I follow the ambulance to Amplatz - thank goodness it was a Sunday night - not much traffic. Tom rides in the ambulance with Sean, so when they get there, the two of them are rushed into the ER, while I look for parking elsewhere. Tom's parents are with me, and we all head up to the ER entrance together. The woman at the front desk checks me in and asks for my address. I'm able to give her everything but the zip code and then I break down again. I tell her we just moved here yesterday; I don't know my zipcode.

After a couple hours in the ER, they determine that Sean is fine. The doctor believes he hit his head, cried so hard that he held his breath, and then passed out. They send us home by 11:30 PM with instructions to return if he gets worse. At some point during our discharge with her she says, "Welcome to Minnesota."

Monday, August 8 - 12:30 PM
Truly the most anti-climatic part of this story is me fixing lunch for the kids and slicing off the top of my thumb and thumbnail with a cheese slicer. I spend the next week healing that wound, but in comparison to the rest of our medical exploits this seems minor.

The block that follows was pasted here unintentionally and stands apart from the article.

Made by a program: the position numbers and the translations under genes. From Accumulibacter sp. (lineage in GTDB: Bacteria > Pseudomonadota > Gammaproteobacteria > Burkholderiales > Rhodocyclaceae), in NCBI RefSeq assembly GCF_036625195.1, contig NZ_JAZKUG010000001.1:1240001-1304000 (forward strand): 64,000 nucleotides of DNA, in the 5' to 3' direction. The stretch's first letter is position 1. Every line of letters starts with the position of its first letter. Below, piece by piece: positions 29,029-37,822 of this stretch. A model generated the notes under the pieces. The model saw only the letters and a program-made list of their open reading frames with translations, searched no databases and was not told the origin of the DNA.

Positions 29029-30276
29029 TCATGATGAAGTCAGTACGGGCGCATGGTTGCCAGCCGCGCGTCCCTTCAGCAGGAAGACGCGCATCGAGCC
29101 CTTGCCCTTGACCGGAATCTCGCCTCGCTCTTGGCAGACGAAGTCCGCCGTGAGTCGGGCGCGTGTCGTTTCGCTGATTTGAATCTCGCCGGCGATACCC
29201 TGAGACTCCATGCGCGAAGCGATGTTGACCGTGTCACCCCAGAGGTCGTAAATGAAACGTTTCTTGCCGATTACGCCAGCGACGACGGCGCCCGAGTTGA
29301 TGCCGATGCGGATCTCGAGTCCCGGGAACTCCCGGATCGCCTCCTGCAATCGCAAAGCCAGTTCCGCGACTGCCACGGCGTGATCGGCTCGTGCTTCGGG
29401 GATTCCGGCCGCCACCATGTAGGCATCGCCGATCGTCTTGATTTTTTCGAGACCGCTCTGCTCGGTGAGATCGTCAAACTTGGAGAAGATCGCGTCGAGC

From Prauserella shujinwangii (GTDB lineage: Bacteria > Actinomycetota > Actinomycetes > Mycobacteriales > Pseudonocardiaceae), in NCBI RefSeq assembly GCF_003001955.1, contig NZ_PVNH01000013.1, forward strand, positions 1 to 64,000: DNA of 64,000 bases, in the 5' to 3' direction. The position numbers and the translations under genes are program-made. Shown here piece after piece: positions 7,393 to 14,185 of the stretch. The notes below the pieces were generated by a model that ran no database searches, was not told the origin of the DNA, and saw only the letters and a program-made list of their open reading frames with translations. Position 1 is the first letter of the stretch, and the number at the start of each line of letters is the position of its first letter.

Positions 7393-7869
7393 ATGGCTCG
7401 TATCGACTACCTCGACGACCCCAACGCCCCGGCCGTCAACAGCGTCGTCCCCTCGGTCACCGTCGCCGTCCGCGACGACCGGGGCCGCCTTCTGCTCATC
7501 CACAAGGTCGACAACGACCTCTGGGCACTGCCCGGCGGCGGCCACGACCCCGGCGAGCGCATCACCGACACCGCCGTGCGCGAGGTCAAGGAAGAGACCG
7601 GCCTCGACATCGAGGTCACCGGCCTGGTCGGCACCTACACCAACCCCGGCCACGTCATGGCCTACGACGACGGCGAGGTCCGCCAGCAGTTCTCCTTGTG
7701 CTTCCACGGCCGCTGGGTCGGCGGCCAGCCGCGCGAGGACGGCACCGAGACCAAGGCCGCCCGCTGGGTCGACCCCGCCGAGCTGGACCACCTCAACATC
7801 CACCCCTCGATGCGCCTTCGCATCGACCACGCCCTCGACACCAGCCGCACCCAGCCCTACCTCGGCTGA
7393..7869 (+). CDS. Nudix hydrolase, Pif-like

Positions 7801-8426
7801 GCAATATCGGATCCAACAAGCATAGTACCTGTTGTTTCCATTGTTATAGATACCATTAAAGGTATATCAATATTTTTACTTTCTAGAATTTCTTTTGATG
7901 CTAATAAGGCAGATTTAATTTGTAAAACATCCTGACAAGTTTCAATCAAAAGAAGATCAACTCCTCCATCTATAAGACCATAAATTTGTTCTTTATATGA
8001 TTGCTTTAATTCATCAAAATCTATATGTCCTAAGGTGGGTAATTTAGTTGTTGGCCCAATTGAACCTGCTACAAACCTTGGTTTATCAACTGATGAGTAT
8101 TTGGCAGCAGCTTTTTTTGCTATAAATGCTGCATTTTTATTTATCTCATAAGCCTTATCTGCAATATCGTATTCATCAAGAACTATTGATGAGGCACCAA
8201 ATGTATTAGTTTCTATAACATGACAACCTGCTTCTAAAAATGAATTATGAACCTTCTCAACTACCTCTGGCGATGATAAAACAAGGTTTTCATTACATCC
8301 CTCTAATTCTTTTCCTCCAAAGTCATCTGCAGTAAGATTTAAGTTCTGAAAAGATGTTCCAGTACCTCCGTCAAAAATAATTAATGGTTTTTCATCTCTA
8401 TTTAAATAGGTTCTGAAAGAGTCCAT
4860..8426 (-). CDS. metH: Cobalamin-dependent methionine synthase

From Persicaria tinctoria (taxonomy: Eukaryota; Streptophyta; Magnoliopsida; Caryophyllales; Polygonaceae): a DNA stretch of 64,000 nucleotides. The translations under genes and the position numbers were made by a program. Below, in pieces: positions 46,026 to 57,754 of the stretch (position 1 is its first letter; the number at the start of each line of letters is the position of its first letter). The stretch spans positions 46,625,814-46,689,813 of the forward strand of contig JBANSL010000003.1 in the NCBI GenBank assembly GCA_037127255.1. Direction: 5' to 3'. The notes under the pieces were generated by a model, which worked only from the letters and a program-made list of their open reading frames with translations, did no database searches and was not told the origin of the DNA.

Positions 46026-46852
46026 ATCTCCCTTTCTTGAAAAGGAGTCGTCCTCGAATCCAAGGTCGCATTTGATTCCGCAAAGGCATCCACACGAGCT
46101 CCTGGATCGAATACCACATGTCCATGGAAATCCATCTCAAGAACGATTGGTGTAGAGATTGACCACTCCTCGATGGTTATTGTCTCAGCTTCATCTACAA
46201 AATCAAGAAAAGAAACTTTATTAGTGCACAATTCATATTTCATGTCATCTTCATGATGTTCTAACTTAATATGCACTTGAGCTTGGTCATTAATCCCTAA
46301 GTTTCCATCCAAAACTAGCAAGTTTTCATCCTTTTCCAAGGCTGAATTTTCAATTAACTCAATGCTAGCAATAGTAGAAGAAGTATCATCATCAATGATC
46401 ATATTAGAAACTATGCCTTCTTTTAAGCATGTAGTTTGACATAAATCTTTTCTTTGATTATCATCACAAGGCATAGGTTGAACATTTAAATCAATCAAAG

Monday, August 1, 2011

The first day of my life

This is the first day of my life. I officially completed my last day of work and started a life as a full time mother. I could not be happier. This evening, my co-workers threw me a going away party and the volunteer ushers asked me over and over again what I would be doing when we moved. I felt so vindicated in saying, "I'm going to stay home with our kids." I received a variety of reactions; everything from, "oh that's wonderful" to some blank stares to looks of bewilderment that I didn't have another job lined up for myself. It's this process of becoming. I'm sure it doesn't make sense to some people that I wouldn't have something else on the horizon. Thank goodness for the space to figure out what might be next.